Mumps was a common childhood disease when I was a child. We grew up learning that it was better to get mumps as a child because getting it as an adult would make you sterile. No doubt that idea arose from symptoms like swollen glands, swollen testicles, etc. When I looked in PubMed though, I couldn’t find much data on sterility (at least not easily).
I did find data on hearing loss.
Death is not a common outcome of mumps. Between 1953 and 1962, there were 162,344 cases of mumps in the U.S. every year and only 39 deaths per year. People, mostly children, did die from mumps, but other diseases had higher fatality rates. In 2004, there were no cases and no deaths. For some reason 2006 was strange. There was an outbreak among unvaccinated people with 6584 cases (1). Nobody died that year although 85 had to be hospitalized (2).
Why do we vaccinate children to protect them against mumps? With less than a hundred deaths per year, why do we care?
The argument could be made that preventing even a few deaths is worthwhile. I’m sure the parents of the lost children would have rather had the vaccine.
The argument can also be made that it’s a good thing to prevent hearing loss. Deafness was a well-known consequence of a mumps infection. It’s not lethal, but neither is it easy.
How much of a problem is this? We can learn from the other countries who have unintentionally done the experiment. In Japan, mumps vaccines are more optional than they are in the U.S. or Canada. This means that are larger groups of children who haven’t been vaccinated. Their experience can teach us what happens when we don’t vaccinate against this disease.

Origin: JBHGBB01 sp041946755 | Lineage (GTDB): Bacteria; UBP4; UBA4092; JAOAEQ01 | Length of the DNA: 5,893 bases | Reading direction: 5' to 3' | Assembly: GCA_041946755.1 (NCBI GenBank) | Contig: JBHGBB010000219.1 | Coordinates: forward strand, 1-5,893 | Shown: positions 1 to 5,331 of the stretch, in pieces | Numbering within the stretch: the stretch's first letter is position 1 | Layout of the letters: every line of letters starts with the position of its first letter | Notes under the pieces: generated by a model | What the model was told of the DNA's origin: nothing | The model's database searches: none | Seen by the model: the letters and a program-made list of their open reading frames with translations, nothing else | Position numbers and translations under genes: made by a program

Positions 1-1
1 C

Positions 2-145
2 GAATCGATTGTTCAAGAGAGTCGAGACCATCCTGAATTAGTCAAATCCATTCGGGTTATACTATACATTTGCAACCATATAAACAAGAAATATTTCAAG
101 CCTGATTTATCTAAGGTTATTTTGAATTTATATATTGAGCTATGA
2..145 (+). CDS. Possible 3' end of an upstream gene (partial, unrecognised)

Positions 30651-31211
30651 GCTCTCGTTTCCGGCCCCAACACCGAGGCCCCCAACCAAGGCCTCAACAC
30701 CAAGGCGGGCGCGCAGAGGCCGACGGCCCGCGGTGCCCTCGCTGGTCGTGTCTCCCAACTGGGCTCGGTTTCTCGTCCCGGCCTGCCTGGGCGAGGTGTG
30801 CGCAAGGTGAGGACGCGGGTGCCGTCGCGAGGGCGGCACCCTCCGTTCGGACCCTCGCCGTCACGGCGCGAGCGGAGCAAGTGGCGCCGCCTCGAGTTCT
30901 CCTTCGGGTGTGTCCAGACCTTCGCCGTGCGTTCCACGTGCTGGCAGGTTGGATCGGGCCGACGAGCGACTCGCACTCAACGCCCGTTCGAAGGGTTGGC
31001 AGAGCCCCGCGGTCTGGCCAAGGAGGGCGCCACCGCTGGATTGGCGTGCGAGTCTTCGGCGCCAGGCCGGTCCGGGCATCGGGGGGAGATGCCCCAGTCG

The Acute Profound Deafness Research Committee of the Japanese Ministry of Health wanted to know what happens to children who don’t get vaccinated. They studied reports from three years; 1987, 1993, and 2001 and found 300, 400, and 650 cases of mumps-related deafness (3). They also reported that the hearing loss was often permanent.
- Sandra W. Roush, MT, MPH; Trudy V. Murphy, MD; and the Vaccine-Preventable Disease Table Working Group 2007. “Historical Comparisons of Morbidity and Mortality for Vaccine-Preventable Diseases in the United States” JAMA 298:2155-2163.
- Dayan, G. et. al. 2008. Recent Resurgence of Mumps in the United States. NEJM Volume 358:1580-1589.
- Kawashima Y, Ihara K, Nakamura M, Nakashima T, Fukuda S, Kitamura K. 2005. Epidemiological study of mumps deafness in Japan. Auris Nasus Larynx. 2005 Jun;32(2):125-8.